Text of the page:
Fever is a Friend

Paying attention to the baby requires constant (though not uninterrrupted) adult presence.

Two really important signals all caregivers need to notice in all children, especially young ones, are pain and fever. Both are indiscriminate responses to a wide range of problems that activate the immune system, among them allergy. And let it be said upfront, both pain and fever are part of the solution, and only rarely problems that require instant or total suppression.

Hot and bothered: the fever response in allergic children

Allergic children will suddenly develop high temperatures, sometimes with no other symptoms, sometimes accompanying an obvious reaction. To feel your baby hot and flushed, especially for no apparent reason – no rash, no cough, no sniffle – can be very distressing for parents. It is a cause for concern, but not alarm. Some allergic infants and toddlers wake up at night drenched in sweat, and parents think they have to adjust bedclothes, then find the baby waking because too cool, seeking warmth. (Night is the time of greatest histamine release, and thus of immune response.) Temperature fluctuations, bed-wetting, complaints of headaches and joint pains (once they can talk) are all more common in children with food allergies,1972 and Big Pharma is ready with remedies for symptoms, while obscuring causes.

Many parents are victims of what has been described as fever phobia.1973 In the Western world, parents have been bombarded with drug company advertisements telling them to use drugs to relieve ‘nasty pain and fever’, and many use those drugs quite inappropriately.

In my view, those symptoms are better described as lifesaving pain and fever, protective pain and fever. They are body signals that should not be suppressed arbitrarily or unnecessarily for up to eight hours. To do so is to cripple the immune response.

The fact that fever causes mother or child to feel awful, and so to rest, frees up bodily resources to deal with the immune challenge. That might be milk leaking into surrounding maternal breast tissue, or antigens causing mast cell breakdown and histamine release, or a virus, bacteria or parasites attempting to thrive in a new environment. We need to respect our body’s signals, not reach for drugs to suppress those signals. A body fighting off disease with a normal or lower temperature is handicapped. The problem may get worse without a temperature rise (fever). Suppressing fever may make physical exertion possible – at a time when the body really needs to rest. Rest allows the body to use its resources for the primary task of defence, using protein to make antibodies, for example.

Fever means something very important: that the immune system has been activated and is getting on with its job of restoring bodily order and balance. Inflammation is a good thing, an important defence mechanism. Fever allows immune cells faster passage to the area of the body where a battle is to be fought, as it does when a mother develops a fever with mastitis. It also makes life harder for any invading bugs, which can be quite sensitive to temperature changes. So we do not want to suppress all fever, though we want to keep it within reasonable bounds, as too high a temperature can sometimes trigger convulsions and may even cause brain damage. Nor do we want to wait twenty to thirty minutes for a pill to take effect and bring excessive temperatures down. What helps relieve unpleasant fever symptoms in infancy immediately?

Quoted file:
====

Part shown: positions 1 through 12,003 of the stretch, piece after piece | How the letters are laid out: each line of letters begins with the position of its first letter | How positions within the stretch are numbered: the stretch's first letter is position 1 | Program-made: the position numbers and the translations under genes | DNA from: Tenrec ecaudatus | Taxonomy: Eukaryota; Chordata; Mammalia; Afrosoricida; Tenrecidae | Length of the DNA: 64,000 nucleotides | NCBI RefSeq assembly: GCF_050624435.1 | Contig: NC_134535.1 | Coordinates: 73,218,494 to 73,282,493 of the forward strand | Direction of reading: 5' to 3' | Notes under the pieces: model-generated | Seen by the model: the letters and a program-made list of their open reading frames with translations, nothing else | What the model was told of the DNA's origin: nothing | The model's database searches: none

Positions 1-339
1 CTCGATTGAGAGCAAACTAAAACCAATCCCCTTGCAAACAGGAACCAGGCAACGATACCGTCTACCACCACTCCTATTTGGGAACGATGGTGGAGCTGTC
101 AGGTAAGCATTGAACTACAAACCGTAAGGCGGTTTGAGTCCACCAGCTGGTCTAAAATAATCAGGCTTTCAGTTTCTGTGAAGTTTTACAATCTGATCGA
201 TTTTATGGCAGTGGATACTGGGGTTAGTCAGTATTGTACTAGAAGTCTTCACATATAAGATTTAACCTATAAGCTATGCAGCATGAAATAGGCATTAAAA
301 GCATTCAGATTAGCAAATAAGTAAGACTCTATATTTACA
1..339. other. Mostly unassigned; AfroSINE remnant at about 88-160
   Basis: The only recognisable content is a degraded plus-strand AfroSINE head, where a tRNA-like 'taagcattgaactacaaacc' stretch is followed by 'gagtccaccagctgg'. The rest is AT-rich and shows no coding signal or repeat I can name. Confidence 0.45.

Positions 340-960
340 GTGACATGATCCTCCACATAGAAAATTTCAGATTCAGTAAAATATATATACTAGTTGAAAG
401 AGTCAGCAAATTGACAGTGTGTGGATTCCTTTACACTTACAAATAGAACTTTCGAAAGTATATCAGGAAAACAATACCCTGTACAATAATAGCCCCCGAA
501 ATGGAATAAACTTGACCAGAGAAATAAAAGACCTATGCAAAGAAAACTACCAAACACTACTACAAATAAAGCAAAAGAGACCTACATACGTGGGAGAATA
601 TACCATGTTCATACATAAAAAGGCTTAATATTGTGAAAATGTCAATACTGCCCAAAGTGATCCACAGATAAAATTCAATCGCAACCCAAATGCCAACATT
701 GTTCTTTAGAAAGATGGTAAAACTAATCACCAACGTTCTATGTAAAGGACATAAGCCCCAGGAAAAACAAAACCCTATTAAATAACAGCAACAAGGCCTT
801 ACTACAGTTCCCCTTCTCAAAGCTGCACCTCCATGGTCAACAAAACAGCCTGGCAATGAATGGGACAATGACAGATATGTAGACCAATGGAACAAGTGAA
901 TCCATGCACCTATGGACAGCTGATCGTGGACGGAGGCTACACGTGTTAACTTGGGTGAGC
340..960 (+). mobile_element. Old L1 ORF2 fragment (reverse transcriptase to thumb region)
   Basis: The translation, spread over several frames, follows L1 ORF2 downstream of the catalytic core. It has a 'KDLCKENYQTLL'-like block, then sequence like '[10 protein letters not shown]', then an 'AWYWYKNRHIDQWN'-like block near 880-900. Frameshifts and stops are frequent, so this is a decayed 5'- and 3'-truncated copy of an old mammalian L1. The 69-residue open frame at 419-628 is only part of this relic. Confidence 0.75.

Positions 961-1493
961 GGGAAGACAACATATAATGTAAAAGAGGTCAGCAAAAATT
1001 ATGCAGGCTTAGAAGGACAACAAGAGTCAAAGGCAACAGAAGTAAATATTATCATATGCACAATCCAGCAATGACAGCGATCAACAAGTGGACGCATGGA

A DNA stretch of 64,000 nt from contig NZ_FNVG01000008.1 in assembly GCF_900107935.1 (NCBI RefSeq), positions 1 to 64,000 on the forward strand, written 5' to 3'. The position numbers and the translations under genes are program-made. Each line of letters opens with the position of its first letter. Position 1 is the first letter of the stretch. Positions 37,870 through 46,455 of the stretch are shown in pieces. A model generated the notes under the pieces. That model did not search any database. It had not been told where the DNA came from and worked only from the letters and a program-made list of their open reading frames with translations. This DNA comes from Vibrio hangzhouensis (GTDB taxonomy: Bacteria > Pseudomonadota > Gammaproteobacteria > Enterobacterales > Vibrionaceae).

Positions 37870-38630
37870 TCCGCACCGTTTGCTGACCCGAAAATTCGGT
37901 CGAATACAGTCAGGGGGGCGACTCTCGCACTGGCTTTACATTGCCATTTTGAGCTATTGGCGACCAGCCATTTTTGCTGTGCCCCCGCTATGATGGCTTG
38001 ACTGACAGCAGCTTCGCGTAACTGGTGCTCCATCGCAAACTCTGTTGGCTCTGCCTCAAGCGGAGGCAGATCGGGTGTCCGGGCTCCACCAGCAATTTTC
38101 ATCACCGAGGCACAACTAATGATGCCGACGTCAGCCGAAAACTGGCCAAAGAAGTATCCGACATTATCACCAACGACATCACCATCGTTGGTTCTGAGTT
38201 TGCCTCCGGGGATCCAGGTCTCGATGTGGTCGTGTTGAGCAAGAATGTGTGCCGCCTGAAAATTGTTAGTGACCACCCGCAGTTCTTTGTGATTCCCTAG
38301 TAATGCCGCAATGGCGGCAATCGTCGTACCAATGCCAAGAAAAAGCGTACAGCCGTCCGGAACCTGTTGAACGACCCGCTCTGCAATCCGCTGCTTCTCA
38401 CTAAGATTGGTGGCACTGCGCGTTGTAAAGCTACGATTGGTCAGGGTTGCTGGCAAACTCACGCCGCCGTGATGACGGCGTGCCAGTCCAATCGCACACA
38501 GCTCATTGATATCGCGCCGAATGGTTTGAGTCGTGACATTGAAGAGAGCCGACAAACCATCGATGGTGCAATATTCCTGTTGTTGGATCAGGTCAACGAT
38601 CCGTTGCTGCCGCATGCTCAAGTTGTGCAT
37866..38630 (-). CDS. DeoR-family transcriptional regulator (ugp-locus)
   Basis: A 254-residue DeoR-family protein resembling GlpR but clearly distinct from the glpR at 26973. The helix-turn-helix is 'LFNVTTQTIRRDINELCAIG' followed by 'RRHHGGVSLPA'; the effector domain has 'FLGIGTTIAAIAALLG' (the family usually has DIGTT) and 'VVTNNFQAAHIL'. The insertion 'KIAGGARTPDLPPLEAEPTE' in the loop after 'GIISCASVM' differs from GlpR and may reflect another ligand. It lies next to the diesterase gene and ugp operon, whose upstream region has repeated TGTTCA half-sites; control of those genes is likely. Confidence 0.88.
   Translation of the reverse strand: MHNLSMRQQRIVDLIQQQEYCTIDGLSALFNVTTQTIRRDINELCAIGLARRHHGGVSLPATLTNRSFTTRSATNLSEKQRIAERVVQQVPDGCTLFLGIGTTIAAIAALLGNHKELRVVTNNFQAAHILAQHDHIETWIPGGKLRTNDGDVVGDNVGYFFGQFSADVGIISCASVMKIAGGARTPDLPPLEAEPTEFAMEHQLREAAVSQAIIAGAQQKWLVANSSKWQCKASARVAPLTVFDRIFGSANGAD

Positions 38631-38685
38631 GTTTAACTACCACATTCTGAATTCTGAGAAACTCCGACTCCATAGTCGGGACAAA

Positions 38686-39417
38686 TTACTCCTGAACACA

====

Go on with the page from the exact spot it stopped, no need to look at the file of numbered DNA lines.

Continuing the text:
Most fevers drop and lethargy disappears when we

  • unwrap and sponge the baby,
  • put the naked toddler to play in a tepid bath
  • provide cool drinks of water or very dilute natural juices

Monitor the fever, and write down the temperatures. There may be no need for any liver affecting, metabolism-altering medication if the temperature stabilises or drops. (If it continues to rise, or the child is sleepy or lethargic and does not respond, call for medical advice.) The fever may disappear as suddenly as it came, and the quiet or grizzling baby become active again, if a little clingy still, as their body recovers. Keep baby cool (but not shivering!), well-hydrated, and comforted, reducing all additional stress, and allow the clever body to rebalance itself.

When comforting includes body contact via a sling, don’t overdress the baby: indoors, a short-sleeved T-shirt or singlet and nappy/diaper is the most babies need if feverish and in contact with an adult body. A warm core allows good circulation. Bare arms, legs and head can shed heat, and can be sponged with tepid water as needed. This and sweat both allow evaporative cooling.

Synthetic fabrics lock in heat and sweat, and so hinder temperature regulation. Fabrics are important for temperature control in children. Notice how cotton breathes, but can get cold when damp, while fine wool or silk/cotton mixes breathe, and even when damp don’t feel cold or clammy, but stay skin temperature. This is why grandmas knitted soft woollen singlets and used red flannel pilchers for babies, for those readers young enough not to remember such things! Babies that sweat in cotton will wake as they cool down; wool keeping the body’s core warm helps with uninterrupted sleep. Babies do like to be with a source of warmth at night, even if only a foot or hand is in touch, to help regulate their temperature.